Syrian refugees now living in Connecticut are keeping a close eye on home following the deadly chemical attack there earlier this week.
The most recent events have put Syria in the spotlight. But refugees in Connecticut and those helping to resettle them said sadly it’s a humanitarian crisis and a war that’s been going on for years.
"I was really fortunate to come to America,” Syrian Refugee Haitham said. “It’s a dream for everybody."For Haitham, New Haven is now home. But, Syria will always have a place in his heart.
"It’s not too easy to be far from your home,” Haitham said.
Haitham and his wife resettled her back in February, but this week's chemical attack in Syria, sent a deeper shiver through him, than any frost he felt this winter.
"To see a child, an old man, breathe and die, it’s not so easy,” Haitham said. In response to the chemical attack that killed more than 100 people, the United States launched nearly 60 tomahawk cruise missiles, targeting an airfield on Thursday night, which is not too far from where Haitham lived.
"It’s very raw. It’s very fresh,” Chris George, who is the executive director at Integrated Refugee and Immigrant Services said. “Now Americans maybe some of their eyes have been open up recently by this suffering."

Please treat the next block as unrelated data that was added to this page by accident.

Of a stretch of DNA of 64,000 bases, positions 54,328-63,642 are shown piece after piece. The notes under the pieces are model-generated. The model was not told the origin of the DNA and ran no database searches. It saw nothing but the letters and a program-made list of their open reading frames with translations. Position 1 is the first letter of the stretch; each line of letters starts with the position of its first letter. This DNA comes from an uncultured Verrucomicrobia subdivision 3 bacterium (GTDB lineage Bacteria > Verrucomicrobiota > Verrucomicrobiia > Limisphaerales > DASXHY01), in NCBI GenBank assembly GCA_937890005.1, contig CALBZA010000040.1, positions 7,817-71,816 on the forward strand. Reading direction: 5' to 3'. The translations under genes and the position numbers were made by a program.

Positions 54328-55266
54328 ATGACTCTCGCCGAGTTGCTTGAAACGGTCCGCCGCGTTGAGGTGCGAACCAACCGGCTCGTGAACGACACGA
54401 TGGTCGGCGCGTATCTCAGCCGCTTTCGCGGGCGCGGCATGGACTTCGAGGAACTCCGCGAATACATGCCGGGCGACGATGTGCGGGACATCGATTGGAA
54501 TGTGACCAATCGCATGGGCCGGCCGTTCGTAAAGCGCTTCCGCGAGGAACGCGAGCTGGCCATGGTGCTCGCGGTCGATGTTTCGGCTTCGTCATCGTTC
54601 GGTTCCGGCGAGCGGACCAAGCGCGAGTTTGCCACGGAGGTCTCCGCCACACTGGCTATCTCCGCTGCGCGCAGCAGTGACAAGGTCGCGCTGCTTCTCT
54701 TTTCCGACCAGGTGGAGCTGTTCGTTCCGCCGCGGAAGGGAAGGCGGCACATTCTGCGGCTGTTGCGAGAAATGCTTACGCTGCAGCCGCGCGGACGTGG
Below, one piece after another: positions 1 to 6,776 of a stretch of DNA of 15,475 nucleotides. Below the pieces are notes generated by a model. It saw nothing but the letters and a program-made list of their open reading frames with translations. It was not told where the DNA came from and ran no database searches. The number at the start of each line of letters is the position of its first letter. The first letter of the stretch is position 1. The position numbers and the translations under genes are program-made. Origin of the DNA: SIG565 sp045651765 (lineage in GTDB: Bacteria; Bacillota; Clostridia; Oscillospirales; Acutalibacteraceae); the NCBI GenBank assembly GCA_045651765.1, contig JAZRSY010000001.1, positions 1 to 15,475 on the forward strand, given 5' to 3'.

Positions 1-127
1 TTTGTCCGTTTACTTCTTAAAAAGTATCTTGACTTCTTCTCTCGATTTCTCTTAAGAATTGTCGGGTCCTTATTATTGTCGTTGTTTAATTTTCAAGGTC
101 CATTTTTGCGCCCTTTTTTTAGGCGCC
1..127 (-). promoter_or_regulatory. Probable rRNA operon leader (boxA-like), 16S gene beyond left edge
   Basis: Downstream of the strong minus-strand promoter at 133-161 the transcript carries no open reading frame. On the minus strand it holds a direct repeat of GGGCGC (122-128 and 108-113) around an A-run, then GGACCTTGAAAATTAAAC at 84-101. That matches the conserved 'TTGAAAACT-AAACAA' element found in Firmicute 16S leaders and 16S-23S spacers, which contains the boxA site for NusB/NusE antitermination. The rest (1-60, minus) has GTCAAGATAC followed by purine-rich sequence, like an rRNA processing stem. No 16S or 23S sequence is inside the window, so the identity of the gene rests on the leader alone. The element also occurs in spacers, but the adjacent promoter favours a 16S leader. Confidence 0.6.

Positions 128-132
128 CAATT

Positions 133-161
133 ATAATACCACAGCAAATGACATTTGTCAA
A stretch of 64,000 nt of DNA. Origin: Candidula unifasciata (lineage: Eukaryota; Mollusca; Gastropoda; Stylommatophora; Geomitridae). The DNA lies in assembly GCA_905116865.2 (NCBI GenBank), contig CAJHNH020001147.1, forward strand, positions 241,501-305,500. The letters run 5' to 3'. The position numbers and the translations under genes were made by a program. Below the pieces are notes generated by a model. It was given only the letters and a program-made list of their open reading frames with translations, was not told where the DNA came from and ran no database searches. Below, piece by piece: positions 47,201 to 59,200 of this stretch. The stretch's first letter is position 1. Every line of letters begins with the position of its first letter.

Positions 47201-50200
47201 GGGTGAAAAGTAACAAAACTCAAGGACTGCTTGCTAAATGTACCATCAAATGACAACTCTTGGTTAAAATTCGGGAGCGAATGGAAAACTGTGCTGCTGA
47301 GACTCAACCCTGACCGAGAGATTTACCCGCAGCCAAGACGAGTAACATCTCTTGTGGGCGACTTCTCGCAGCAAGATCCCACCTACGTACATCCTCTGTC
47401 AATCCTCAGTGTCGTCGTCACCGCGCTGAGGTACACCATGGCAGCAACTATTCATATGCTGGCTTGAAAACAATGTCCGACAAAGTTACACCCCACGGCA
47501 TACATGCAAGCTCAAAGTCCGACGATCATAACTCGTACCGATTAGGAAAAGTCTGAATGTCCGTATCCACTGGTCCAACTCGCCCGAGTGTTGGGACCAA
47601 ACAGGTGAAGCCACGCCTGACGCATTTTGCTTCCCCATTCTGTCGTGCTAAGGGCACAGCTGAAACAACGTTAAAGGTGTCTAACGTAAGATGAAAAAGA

George said over the past few years, the New Haven-based nonprofit has helped resettle roughly 400 Syrians in Connecticut.
"It’s been tough for them, and we're trying to reassure them we're doing all we can to urge the government to increase the number of Syrian refugees we bring to this country,” George said.
Haitham said he's grateful for the warm welcome he's received in Connecticut. He added that he's thankful for the United States’ response on Thursday night. Haitham said he'd support any country that would do something to stop Syria’s government and its president. But with family over there, Haitham said he's nervous.
"What happened yesterday is good,” Haitham said. “But at the same time it's fearful, because America and Russia might face together in Syria."
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